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Special Oceanography Seminar

August 12, 3:30pm - 4:30pm
Mānoa Campus, MSB 114

Daniel Luck
Hawai’i Pacific University

"Polyphyly and hidden species among Hawaii’s dominant mesophotic coral genera, Leptoseris and Pavona (Scleractinia: Agariciidae)"

Abstract: Widespread polyphyly in stony corals (order Scleractinia) has prompted efforts to revise their systematics through approaches that integrate molecular and micromorphological evidence. To date, these approaches have not been comprehensively applied to the agariciid genera Leptoseris or Pavona, which often dominate mesophotic coral ecosystems (MCEs), because many Leptoseris and Pavona spp. occur primarily in deeper MCEs (> 60 m) that are relatively underexplored and from which sample collections are limited. This study is the first integrated morphological and molecular systematic analysis to compare agariciids from shallow-water habitats to lower MCEs (2-127 m). Leptoseris and Pavona were collected throughout the Hawaiian Archipelago. A novel mitochondrial marker (cox1-1-rRNA intron) was sequenced for 69 colonies, and the micromorphologies of 94 skeletons, including type material, were analyzed. The cox1-1-rRNA intron resolved 8 clades, yet Leptoseris and Pavona were polyphyletic. Skeletal micromorphology, especially costal ornamentation, showed strong correspondence and discrete differences between mitochondrial groups. One putative new Leptoseris species was identified and the global depth range of the genus Pavona was extended to 89 m, suggesting that the diversity of mesophotic scleractinians has been underestimated. Examination of species’ depth distributions revealed a pattern of depth zonation. Species common in shallow-water were absent or rare > 40 m, whereas other species were always > 60 m. These patterns emphasize the importance of integrated systematic analyses, including more sample collection from lower MCEs, in assessing the connectivity and diversity of MCEs.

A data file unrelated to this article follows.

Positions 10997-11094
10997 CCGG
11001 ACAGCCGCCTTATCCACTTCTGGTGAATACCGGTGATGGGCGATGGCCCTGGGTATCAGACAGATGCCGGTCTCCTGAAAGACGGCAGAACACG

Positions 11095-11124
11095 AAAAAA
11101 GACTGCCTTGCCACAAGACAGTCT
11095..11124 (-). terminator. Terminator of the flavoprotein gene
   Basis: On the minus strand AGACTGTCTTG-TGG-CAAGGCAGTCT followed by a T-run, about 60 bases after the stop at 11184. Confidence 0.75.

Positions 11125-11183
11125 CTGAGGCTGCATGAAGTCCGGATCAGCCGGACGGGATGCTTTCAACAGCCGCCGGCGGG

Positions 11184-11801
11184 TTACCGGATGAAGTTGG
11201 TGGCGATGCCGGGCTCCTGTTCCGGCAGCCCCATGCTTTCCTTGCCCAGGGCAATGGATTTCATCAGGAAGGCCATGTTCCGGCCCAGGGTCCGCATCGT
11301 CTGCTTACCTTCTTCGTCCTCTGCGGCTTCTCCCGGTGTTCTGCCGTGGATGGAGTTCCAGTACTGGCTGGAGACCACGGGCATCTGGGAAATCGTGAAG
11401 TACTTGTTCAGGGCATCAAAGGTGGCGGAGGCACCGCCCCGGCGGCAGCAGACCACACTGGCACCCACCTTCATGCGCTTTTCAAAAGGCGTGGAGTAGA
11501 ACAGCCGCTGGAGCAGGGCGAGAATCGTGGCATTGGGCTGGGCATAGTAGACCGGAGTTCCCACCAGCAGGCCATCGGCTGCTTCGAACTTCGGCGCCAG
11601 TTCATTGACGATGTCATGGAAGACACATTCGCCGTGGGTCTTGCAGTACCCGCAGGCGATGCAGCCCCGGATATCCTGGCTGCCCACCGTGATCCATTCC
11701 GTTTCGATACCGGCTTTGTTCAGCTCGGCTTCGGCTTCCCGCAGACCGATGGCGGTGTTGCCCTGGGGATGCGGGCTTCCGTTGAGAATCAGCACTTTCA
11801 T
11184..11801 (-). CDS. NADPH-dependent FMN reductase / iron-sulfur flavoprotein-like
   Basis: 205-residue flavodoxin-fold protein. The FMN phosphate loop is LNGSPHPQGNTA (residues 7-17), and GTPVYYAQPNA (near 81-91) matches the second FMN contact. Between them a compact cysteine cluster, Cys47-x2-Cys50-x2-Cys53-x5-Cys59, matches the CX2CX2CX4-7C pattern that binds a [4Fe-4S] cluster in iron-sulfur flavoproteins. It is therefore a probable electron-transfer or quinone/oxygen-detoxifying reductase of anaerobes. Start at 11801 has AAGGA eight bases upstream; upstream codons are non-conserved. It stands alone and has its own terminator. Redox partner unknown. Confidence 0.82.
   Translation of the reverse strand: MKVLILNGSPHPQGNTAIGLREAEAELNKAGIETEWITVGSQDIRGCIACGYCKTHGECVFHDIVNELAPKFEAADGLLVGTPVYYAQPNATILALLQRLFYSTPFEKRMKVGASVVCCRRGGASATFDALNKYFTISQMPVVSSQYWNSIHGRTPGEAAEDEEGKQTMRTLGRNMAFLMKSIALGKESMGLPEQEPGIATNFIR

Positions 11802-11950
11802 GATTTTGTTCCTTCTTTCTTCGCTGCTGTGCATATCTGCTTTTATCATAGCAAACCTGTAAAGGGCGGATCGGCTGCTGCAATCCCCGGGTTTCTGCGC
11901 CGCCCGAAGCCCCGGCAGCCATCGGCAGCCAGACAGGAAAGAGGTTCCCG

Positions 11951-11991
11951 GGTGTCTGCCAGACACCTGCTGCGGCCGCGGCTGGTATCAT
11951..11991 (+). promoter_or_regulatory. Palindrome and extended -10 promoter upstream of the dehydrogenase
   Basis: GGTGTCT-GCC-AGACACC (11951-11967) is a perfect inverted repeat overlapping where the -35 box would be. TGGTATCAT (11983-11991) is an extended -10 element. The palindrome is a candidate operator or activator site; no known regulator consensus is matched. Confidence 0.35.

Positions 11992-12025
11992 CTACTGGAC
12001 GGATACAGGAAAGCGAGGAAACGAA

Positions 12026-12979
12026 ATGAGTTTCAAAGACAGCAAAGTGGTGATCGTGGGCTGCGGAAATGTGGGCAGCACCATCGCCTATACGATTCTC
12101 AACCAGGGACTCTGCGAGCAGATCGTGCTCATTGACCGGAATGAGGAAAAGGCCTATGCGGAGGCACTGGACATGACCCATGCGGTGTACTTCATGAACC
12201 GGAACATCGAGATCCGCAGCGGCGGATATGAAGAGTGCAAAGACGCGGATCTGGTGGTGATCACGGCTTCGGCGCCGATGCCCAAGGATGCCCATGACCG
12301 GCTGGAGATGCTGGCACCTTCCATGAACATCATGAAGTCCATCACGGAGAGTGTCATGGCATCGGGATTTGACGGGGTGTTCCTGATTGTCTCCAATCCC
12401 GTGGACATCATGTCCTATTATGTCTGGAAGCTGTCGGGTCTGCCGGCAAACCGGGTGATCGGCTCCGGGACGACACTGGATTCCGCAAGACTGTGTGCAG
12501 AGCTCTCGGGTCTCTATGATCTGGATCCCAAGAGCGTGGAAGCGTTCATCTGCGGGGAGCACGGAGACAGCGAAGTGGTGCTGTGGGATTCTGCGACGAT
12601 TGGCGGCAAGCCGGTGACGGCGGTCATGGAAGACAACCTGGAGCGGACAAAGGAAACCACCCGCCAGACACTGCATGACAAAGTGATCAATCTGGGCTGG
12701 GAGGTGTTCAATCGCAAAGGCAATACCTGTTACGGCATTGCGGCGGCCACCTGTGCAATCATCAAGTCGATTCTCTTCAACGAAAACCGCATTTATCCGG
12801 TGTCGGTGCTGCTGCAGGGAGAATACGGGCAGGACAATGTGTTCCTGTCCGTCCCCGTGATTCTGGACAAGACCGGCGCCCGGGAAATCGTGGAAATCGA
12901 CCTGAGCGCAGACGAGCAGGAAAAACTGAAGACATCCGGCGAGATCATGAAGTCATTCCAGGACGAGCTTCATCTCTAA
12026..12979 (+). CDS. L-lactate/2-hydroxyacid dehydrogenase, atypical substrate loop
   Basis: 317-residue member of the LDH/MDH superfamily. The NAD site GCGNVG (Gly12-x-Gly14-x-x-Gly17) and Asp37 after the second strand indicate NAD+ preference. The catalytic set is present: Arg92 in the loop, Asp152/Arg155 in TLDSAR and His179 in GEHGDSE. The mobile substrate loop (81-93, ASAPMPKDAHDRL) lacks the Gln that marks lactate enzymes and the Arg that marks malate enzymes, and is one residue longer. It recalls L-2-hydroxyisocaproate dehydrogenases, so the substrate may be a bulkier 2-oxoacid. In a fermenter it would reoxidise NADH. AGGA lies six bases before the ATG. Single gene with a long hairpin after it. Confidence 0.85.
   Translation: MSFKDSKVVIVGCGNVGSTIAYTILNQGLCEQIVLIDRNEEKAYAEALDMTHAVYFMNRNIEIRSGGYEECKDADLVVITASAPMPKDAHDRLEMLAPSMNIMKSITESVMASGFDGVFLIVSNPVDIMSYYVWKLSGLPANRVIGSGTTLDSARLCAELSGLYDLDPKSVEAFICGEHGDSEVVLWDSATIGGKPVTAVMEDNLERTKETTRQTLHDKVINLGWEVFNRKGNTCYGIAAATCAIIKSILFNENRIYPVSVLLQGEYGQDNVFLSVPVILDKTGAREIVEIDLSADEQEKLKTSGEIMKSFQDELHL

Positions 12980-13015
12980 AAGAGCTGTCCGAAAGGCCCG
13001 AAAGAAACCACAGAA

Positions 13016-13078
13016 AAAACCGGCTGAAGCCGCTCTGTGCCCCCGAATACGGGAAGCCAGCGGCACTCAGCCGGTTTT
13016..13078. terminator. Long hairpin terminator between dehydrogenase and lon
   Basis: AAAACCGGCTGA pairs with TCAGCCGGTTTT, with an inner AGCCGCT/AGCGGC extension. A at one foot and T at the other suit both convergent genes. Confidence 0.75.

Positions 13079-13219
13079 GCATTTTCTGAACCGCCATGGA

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Oceanography, Mānoa Campus

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